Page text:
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**GALERKIN METHOD cont. Substitute interpolation relation**

Perform integration Repeat with Nj(x) as a weight

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**Similar to 1D bar element**

GALERKIN METHOD cont. Combine the two equations {Q(e)}: thermal load corresponding to the heat source {q(e)}: vector of nodal heat flows across the cross-section Uniform heat source Equally divided to the two nodes Temperature varies linearly in the element, and the heat flux is constant Similar to 1D bar element

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**EXAMPLE Heat chamber Wall temperature = 200 C**

Uniform heat source inside the wall Q = 400 W/m3. Thermal conductivity of the wall is k = 25 W/mC. Use four elements through the thickness (unit area) Boundary Condition: T1 = 200, qx=1 = 0.

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**EXAMPLE cont. Element Matrix Equation All elements are identical**

Assembly

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**EXAMPLE cont. Boundary Conditions**

At node 1, the temperature is given (T1 = 200). Thus, the heat flux at node 1 (Q1) should be unknown. At node 5, the insulation condition required that the heat flux (Q5) should be zero. Thus, the temperature at node 5 should be unknown. At nodes 2 – 4, the temperature is unknown (T2, T3, T4). Thus the heat flux should be known. 1 2 3 4 5 Q1 Q5

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**EXAMPLE cont. Imposing Boundary Conditions**

Remove first row because it contains unknown Q1. Cannot remove first column because T1 is not zero. Instead, move the first column to the right.

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**EXAMPLE cont. Solution Discussion**

In order to maintain 200 degree at node 1, we need to remove heat

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**CONVECTION BC Convection Boundary Condition 1D Finite Element**

Happens when a structure is surrounded by fluid Does not exist in structural problems BC includes unknown temperature (mixed BC) Heat flow is not prescribed. Rather, it is a function of temperature on the boundary, which is unknown 1D Finite Element When both Nodes 1 and 2 are convection boundary qh Wall T T Fluid Temperature Convection Coefficient T1 T2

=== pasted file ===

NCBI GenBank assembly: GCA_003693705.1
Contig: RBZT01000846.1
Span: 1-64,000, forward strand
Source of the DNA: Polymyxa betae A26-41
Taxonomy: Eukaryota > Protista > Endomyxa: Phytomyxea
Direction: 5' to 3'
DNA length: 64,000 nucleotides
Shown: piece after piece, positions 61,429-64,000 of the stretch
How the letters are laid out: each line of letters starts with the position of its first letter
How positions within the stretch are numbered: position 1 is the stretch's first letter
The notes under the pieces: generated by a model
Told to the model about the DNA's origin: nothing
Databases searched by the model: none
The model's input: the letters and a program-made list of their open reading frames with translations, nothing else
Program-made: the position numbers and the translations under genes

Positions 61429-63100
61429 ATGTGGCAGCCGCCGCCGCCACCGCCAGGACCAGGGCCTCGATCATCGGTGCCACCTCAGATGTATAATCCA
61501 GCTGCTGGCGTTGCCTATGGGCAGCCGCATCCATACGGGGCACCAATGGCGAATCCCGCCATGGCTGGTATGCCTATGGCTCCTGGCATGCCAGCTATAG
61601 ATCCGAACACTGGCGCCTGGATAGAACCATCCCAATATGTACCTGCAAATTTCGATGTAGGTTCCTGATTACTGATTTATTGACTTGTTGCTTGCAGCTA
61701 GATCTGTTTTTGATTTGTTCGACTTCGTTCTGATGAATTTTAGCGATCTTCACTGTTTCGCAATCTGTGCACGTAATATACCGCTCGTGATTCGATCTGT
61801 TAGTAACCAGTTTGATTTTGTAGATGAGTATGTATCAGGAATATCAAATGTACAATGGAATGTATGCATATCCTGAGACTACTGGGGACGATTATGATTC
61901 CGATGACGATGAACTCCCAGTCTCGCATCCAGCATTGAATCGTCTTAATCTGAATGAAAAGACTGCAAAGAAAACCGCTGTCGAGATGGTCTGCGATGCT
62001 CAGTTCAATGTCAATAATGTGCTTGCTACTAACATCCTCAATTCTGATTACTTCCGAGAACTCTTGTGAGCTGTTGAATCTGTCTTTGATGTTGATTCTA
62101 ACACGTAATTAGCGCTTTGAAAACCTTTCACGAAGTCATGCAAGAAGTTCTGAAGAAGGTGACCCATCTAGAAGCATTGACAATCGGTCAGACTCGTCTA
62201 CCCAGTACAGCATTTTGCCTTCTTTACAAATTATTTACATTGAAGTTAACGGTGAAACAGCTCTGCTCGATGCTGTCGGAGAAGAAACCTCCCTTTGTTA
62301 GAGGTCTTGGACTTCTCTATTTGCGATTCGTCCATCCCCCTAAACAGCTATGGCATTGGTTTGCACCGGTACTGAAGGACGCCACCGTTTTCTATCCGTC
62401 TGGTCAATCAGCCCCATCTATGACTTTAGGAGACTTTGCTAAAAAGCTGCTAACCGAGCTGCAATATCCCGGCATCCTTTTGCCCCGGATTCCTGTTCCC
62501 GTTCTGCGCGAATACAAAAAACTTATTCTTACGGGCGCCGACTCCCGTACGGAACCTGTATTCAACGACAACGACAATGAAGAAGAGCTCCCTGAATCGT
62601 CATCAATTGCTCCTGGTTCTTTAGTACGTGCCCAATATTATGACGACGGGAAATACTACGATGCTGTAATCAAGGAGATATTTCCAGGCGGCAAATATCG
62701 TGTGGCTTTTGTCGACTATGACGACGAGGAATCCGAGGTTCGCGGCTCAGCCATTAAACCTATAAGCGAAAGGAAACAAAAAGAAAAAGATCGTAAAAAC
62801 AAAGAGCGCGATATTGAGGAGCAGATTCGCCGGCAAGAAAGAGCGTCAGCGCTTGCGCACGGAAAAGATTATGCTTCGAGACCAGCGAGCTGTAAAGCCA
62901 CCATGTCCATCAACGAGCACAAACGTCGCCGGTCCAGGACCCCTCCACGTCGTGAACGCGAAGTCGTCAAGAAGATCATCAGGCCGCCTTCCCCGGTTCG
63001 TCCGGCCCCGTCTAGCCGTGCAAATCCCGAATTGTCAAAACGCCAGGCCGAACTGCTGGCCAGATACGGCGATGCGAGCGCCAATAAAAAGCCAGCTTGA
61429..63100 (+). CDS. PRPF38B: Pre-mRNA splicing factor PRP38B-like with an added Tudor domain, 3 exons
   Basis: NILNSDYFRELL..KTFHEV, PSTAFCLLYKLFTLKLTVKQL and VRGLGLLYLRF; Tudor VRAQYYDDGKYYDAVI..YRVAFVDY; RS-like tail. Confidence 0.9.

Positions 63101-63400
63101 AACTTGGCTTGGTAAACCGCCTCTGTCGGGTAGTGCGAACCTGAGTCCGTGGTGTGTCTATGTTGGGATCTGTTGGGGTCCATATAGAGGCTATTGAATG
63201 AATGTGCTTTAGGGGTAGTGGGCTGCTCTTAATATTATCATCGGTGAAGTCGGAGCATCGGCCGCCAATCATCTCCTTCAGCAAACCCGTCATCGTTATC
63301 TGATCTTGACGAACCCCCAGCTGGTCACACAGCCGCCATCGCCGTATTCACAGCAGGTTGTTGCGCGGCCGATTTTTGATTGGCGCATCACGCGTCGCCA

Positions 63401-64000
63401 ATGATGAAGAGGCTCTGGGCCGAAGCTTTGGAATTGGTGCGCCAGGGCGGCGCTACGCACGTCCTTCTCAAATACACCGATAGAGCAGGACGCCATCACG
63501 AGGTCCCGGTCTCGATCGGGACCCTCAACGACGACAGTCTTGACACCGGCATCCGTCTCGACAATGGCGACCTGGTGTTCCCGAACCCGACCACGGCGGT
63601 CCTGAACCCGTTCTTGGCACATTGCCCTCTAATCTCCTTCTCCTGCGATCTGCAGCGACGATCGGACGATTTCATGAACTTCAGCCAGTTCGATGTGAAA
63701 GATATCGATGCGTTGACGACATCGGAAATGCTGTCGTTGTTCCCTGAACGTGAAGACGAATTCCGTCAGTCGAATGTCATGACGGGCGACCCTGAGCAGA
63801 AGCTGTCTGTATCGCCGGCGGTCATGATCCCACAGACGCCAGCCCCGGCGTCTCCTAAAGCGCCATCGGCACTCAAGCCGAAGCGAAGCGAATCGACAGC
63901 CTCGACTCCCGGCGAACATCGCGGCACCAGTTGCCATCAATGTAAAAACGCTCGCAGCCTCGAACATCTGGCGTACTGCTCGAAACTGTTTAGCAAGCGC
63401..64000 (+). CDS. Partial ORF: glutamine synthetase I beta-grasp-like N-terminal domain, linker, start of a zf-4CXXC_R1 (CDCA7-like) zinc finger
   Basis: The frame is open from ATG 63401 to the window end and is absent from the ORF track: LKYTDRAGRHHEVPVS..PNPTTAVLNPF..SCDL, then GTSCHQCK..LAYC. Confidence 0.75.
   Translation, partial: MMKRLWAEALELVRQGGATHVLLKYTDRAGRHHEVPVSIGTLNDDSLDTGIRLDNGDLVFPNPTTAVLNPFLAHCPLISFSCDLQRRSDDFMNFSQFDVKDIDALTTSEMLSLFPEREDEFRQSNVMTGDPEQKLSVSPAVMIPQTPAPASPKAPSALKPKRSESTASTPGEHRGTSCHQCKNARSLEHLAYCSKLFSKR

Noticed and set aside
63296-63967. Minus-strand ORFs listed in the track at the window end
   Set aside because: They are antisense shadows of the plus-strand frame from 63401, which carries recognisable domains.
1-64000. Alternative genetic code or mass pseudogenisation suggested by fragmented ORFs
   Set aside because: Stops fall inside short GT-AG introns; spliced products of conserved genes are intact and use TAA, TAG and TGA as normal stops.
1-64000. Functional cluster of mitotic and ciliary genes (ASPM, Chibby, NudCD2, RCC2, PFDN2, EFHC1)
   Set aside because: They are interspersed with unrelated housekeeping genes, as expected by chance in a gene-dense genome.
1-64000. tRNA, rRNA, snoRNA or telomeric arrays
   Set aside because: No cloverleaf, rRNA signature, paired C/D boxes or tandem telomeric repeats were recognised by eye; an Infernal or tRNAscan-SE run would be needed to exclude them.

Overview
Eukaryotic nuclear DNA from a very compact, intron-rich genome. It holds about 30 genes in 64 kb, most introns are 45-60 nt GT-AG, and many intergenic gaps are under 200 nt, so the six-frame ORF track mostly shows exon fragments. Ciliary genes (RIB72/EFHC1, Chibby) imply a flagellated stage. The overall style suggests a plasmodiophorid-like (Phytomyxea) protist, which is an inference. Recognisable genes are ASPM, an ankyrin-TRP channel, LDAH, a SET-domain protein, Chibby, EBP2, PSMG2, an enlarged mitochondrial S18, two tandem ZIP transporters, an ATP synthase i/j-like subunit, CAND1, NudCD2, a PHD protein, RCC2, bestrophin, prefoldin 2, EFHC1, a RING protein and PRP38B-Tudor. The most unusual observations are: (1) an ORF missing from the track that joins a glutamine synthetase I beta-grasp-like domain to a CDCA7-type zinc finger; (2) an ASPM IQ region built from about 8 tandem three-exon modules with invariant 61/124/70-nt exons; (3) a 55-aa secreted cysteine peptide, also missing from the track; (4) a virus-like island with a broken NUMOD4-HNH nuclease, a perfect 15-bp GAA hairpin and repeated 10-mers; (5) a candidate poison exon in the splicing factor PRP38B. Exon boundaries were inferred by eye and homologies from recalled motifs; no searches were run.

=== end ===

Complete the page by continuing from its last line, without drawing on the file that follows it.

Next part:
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**EXAMPLE (CONVECTION ON THE BOUNDARY)**

Element equation Balance of heat flow Node 1: Node 2: Node 3: Global matrix equation T1 T2 T3 1 2 h3 h1

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**EXAMPLE cont. Move unknown nodal temperatures to LHS**

The above matrix is P.D. because of additional positive terms in diagonal How much heat flow through convection boundary? After solving for nodal temperature, use This is convection at the end of an element

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**EXAMPLE: FURNACE WALL Firebrick k1=1.2W/m/oC hi=12W/m2/oC**

Insulating brick k2=0.2W/m/oC ho=2.0W/m2/oC Firebrick Tf = 1,500 C 0.25 m x Insulating brick Ta = 20 C 0.12 m ho hi No heat flow 1,500 C x T1 T2 T3 Tf Ta 1 2 ho hi 20 C Convection boundary

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**CONVECTION ALONG A ROD Long rod is submerged into a fluid**

Convection occurs across the entire surface Governing differential equation Convection h b Fluid T i j xi xj

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**CONVECTION ALONG A ROD cont.**

DE with approximate temperature Minimize the residual with interpolation function Ni(x) Integration by parts

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**CONVECTION ALONG A ROD cont.**

Substitute interpolation scheme and rearrange Perform integration and simplify Repeat the same procedure with interpolation function Nj(x)

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**CONVECTION ALONG A ROD cont.**

Finite element equation with convection along the rod Equivalent conductance matrix due to convection Thermal load vector

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**EXAMPLE: HEAT FLOW IN A COOLING FIN**

k = 0.2 W/mm/C, h = 2104 W/mm2/C Element conductance matrix Thermal load vector Element 1 Convection 330 C T = 30 C 120 mm 160 mm 1.25 mm T1 T2 T3 T4 x Insulated 1 2 3

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**EXAMPLE: HEAT FLOW IN A COOLING FIN cont.**

Element conduction equation Element 1 Element 2 Element 3 Balance of heat flow Node 1 Node 2 Node 3 Node 4

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**EXAMPLE: HEAT FLOW IN A COOLING FIN cont.**

Assembly Move T4 to LHS and apply known T1 = 330 Move the first column to RHS after multiplying with T1=330

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**EXAMPLE: HEAT FLOW IN A COOLING FIN cont.**

Solve for temperature